We are sure that you have all tasted the delicious appetizers and dishes prepared only in Bansko. You have tried a Bansko old man, a chomelk, a cat meze, a kapama, a bean soup with pork ears and many other Bansko specialties. The dishes prepared in the town are really tasty, but do you know why?

The secret to delicious dishes lies in the use of fresh home-made products, many spices, summer pickings in the mountains and cooking technology.

The characteristic of Bansko cuisine is that the dishes are cooked for a long time (from 4 – 5 to 10 – 12 hours). Cooking very low heat has been passed down from generation to generation since the days when men worked in the field and women had to do all the housework. To have hot food on the table, when the men returned late in the evening from the fields, the women got up at dawn, put the feast in the oven, covered it with embers, and set about doing their housework.

Another interesting and little known fact is that many traditional recipes find similarities to Italian, Hungarian and Austrian cuisines. According to experts, these similarities are due to the fact that during the Renaissance Bansko was a very rich city, inhabited by many merchants who traveled around Europe. There they tried different dishes that brought and adapted to the Bulgarian taste.

What else do we not know about Bansko?

Mysteries of Bansko National Revival Architecture


The fortified Bansko house is a Renaissance architectural style that can only be seen in Bansko and for that it has a very logical reason.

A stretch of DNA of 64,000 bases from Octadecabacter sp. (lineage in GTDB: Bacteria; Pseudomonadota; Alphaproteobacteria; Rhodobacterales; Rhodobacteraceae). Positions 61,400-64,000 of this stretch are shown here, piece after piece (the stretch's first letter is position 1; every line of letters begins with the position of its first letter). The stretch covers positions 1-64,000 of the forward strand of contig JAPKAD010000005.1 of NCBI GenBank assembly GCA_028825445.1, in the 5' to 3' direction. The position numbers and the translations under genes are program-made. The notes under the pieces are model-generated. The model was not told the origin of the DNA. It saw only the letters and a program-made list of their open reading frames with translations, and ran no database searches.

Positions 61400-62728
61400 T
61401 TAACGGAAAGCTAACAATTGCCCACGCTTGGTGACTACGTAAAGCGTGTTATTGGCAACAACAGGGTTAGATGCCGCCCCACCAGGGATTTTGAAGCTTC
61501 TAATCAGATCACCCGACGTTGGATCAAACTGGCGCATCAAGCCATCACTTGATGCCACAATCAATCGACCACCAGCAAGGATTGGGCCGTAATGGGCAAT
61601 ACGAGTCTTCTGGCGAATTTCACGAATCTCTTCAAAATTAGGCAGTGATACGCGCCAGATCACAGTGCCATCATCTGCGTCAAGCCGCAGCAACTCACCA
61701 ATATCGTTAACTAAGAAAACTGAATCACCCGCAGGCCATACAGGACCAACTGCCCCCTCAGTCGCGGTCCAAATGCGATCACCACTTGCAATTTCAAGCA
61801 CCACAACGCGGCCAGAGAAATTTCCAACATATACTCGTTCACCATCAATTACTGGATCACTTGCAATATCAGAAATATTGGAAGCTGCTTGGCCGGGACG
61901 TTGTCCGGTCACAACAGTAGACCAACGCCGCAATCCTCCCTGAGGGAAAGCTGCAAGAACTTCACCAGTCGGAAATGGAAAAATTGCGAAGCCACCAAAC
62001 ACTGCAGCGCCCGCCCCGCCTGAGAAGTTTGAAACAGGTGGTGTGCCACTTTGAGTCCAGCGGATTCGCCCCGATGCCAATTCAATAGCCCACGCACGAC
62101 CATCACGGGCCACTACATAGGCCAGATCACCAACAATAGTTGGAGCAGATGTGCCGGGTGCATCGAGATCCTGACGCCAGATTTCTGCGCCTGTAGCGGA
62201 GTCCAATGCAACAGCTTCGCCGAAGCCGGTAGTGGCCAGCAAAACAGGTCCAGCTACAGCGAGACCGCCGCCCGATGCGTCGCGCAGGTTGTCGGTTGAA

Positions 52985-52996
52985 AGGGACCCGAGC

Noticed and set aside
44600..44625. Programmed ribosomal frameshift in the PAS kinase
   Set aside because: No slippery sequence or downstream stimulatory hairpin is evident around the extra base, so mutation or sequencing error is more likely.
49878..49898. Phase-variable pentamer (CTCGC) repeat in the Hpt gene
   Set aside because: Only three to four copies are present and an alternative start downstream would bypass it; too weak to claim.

During the Renaissance, the town is in unprecedented boom and its riches attract the interest of many outlaw groups that roam the country. In order to protect their property, the Banskali have created a new architectural style, which today is called the “fortified Bansko house”.

The peculiarity of fortified houses is that they are built almost entirely of stone. On the ground floor there are economic premises and on the second floor there are premises for living. The front part of the upper floor of the houses is surrounded by a huge veranda, where the Banskali have rested and welcomed guests.

Most of the houses from this period are painted both outside and inside, but what distinguishes the Bansko fortified house is the stone core, which is necessarily present in them. This core had one primary function – to serve the protection of the family. Sometimes it could be just a hiding place in the basement of a house, a stone room upstairs or an attic, and sometimes it was a stone tower outside the home.

Did you know that…

Tunnels were dug up under their houses, where they could escape in the event of an attack. The tunnels usually lead to neighboring yards or to a quiet street, from which escape becomes easier and the chances of escape are increased.